The use of apologetic statements with an error message contributes
the human-computer interaction. If we consider that the main aim of
the user centered design is to create an environment for users in
which they feel themselves comfortable, use of apologetic statements
in the user interface design become a very important issue. Moreover,
in human-human interaction, one of the more important, may be the
most, issues is to behave in a respectful manner. In most of the
societies when a person does not behave in a respectful manner or
makes a mistake towards the other person, apologizing is the
traditional and the most effective way in order to overcome the
problem. Similarly, this study shows that most of the subjects
thought that apologetic feedbacks do not seem awkward to them and
95% of them receiving apologetic feedback felt that apologetic
feedback seemed sensitive to them. Here, it seems that subjects find
it interesting to confront with respectful behavior such as
apologizing when they encounter an error caused by computers’
inability as if they encounter a problem in human interaction. The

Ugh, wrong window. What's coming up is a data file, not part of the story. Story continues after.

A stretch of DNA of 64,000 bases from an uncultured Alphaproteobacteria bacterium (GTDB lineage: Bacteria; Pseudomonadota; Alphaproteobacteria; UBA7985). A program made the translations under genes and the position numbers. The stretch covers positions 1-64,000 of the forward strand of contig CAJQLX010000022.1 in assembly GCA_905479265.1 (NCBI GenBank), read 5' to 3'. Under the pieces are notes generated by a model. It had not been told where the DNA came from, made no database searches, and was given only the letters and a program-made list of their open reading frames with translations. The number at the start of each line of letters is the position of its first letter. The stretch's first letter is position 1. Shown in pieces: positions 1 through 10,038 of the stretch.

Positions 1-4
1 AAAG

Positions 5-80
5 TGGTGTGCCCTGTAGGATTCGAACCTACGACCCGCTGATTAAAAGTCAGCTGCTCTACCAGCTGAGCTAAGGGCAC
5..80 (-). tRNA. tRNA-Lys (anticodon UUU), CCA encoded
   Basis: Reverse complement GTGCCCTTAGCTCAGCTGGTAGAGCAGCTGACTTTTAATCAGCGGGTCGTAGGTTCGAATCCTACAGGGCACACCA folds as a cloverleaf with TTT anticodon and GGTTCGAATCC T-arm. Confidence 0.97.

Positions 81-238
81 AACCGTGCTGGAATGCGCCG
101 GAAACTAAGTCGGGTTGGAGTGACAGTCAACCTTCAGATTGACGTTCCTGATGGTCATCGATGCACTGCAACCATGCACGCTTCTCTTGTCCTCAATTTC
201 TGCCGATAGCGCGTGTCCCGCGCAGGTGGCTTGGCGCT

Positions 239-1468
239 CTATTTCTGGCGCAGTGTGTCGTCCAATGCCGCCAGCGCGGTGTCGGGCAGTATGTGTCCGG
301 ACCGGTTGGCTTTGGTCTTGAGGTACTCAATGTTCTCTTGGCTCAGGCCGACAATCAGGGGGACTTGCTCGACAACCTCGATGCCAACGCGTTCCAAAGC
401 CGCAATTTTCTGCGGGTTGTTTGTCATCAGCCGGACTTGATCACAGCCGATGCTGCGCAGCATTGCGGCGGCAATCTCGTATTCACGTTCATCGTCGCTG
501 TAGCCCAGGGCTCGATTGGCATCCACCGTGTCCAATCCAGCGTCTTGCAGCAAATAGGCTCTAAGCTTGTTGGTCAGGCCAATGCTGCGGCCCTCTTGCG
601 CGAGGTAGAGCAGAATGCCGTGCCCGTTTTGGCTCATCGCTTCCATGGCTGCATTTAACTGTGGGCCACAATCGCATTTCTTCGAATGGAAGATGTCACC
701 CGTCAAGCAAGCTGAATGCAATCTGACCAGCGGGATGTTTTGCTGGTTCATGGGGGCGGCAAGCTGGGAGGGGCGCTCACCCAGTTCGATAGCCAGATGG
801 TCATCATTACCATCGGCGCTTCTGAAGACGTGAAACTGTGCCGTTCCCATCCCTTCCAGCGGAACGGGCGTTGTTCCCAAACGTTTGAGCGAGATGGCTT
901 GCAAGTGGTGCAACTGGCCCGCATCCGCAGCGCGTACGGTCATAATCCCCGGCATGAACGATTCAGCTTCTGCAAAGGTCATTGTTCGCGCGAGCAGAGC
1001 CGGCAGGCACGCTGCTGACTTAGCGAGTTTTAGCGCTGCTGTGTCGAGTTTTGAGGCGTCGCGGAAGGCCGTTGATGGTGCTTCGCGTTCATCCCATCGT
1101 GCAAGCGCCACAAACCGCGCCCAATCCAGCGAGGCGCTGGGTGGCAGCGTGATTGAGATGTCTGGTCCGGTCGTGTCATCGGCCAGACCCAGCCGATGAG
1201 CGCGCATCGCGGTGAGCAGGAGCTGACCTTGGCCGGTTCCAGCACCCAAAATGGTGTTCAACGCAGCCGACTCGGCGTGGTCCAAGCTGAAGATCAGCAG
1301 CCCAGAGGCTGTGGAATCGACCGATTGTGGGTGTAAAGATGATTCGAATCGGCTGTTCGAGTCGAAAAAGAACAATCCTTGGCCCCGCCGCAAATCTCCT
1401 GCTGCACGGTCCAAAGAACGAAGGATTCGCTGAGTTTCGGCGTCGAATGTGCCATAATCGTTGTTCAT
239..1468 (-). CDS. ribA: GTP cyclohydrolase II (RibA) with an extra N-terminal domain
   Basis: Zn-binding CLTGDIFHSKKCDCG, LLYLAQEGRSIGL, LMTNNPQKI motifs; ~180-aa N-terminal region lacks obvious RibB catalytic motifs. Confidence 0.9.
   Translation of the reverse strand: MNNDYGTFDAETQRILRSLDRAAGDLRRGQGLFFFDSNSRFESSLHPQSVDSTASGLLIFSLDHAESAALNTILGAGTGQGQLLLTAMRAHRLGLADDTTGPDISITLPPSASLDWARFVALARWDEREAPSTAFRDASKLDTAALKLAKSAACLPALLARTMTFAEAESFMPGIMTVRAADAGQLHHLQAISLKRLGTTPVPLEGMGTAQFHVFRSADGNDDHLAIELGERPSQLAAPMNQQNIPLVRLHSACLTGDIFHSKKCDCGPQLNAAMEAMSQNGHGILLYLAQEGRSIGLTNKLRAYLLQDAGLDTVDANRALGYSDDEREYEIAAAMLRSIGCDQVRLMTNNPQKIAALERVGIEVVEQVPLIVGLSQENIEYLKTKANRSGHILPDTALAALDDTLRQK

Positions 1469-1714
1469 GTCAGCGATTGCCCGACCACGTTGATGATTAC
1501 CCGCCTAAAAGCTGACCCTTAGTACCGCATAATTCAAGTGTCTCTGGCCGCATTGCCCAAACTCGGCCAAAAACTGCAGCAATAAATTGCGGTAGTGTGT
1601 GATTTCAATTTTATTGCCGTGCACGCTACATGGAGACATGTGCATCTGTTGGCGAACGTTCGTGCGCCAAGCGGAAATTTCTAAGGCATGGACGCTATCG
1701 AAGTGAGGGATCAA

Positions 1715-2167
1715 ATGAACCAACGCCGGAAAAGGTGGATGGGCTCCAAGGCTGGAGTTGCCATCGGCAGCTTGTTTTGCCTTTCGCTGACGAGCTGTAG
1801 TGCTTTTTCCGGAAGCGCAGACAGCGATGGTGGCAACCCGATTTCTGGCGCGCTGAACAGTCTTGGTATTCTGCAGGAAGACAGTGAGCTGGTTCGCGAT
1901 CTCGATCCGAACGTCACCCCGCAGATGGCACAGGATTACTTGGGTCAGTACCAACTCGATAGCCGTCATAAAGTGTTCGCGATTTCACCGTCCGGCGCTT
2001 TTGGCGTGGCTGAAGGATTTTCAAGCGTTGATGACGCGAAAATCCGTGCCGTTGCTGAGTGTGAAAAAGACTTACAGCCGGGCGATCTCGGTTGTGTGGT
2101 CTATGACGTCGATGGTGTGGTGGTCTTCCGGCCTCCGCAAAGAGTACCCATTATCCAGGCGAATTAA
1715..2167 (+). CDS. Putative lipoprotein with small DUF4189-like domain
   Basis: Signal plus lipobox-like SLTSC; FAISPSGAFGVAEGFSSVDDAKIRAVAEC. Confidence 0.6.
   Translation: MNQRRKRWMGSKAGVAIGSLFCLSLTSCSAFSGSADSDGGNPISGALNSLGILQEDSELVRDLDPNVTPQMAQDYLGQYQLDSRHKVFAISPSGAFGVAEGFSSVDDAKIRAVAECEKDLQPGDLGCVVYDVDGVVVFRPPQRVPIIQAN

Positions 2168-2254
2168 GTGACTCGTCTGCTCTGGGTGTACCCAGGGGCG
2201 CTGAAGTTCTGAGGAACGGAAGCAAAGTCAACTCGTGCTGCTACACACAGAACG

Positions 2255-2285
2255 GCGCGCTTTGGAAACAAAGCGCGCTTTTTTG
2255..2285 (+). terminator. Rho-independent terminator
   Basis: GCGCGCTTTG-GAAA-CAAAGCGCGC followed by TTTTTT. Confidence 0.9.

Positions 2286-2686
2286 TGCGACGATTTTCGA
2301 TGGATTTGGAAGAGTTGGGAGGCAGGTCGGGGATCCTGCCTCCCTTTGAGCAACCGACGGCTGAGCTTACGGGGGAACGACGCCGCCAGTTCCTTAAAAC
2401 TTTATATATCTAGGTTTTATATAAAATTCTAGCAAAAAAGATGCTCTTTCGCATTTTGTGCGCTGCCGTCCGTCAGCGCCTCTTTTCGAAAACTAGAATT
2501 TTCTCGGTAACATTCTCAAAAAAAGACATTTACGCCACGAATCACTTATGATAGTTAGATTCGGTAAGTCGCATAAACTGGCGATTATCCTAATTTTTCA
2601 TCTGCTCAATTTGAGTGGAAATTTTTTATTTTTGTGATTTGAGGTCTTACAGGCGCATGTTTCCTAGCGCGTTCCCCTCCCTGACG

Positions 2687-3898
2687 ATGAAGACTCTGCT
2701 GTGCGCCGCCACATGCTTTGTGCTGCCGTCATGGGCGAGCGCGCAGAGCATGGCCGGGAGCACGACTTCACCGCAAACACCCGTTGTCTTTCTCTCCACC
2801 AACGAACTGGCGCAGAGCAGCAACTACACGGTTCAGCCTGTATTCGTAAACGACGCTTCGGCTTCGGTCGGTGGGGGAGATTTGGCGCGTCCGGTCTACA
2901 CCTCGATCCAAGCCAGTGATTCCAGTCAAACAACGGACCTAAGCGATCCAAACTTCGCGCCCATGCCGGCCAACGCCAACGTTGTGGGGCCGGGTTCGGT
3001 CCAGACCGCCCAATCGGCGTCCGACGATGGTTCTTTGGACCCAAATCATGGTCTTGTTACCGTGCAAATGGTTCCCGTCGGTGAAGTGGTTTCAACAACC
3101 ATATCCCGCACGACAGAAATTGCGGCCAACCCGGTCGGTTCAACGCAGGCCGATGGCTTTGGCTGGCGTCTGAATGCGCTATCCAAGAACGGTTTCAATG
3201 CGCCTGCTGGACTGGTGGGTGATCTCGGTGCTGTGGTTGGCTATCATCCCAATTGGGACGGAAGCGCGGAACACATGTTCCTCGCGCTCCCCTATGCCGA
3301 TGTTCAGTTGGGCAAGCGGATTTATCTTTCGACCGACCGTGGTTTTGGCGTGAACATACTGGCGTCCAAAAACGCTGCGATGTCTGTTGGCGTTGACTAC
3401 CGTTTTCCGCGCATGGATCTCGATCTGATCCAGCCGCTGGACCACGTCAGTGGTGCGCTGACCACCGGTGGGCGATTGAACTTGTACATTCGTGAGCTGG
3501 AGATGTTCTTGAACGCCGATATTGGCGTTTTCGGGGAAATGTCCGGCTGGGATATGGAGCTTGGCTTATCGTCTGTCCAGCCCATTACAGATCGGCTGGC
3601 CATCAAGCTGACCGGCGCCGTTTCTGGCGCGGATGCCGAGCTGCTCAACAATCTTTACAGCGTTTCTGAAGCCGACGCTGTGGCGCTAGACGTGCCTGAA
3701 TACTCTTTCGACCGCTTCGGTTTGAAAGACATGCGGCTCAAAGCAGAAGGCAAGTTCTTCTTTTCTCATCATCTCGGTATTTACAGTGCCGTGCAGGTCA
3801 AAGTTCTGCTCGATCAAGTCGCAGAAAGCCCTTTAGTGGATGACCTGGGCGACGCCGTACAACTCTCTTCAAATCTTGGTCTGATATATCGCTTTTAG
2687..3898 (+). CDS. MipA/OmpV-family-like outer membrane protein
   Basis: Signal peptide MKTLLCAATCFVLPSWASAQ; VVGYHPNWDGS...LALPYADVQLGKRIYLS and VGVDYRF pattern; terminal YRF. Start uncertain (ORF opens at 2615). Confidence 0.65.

findings of this study indicate that representing the affective state
of a person in the interface design is very important in
human-computer interaction because people are more sympathetic to see
emotional aspects in the interface such as, sensitivity, respect, and
feeling of humanity. Therefore, these results might be used as
evidence for the claim that computers’ offering apologetic statements
to the users can substantiate the idea of real user centered design.

On the flip side Microsoft recommends using sorry or an apologetic tone only when a serious error has occurred:

Use the word “sorry” only in error messages that result in serious
problems for the user (for example, data loss or inability to use the
computer). Don’t apologize if the issue occurred during the normal
functioning of the program (for example, if the user needs to wait for
a network connection to be found).

While Mervin’s answer is excellent, I would go beyond saying it is “acceptable” or “preferred”. I would say you “must” use an apologetic tone for one very good reason: if the user is making a mistake, it is because the user does not understand the rules or logic of the system. That is not the fault of the user! It is responsibility of the system to accurately explain the logic of the system to users. A user error then is a mismatch between what the user thinks should be done, and what the system allows to be done.